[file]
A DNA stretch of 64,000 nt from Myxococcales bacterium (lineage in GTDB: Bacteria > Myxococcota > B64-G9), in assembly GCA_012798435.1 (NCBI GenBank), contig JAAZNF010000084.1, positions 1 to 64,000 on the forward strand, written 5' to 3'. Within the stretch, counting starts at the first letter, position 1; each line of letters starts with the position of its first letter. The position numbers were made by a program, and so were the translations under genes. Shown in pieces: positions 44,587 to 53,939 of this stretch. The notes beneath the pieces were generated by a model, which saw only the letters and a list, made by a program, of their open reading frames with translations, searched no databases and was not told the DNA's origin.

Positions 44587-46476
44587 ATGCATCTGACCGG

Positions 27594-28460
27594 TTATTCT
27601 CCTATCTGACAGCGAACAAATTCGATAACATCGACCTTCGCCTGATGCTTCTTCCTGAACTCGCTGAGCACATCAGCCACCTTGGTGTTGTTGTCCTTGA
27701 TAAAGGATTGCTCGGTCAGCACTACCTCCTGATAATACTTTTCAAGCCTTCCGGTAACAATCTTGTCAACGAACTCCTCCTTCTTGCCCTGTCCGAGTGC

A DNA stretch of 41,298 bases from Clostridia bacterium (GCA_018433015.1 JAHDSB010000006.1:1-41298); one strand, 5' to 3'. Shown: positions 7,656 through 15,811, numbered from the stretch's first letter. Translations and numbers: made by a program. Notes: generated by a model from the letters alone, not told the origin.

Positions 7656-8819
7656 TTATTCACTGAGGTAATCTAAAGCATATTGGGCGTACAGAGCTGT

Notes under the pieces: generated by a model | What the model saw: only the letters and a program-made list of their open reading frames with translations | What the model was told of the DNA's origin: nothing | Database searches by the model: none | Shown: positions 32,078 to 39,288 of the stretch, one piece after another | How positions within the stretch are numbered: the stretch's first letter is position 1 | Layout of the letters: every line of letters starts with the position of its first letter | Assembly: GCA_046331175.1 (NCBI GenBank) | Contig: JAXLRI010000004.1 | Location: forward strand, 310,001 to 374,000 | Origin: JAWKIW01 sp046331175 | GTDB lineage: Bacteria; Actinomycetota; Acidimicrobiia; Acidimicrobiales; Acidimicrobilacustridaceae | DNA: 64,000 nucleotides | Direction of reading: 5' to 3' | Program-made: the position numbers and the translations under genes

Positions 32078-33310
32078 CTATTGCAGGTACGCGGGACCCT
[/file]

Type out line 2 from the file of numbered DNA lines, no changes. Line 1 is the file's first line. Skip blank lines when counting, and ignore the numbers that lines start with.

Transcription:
Positions 44587-46476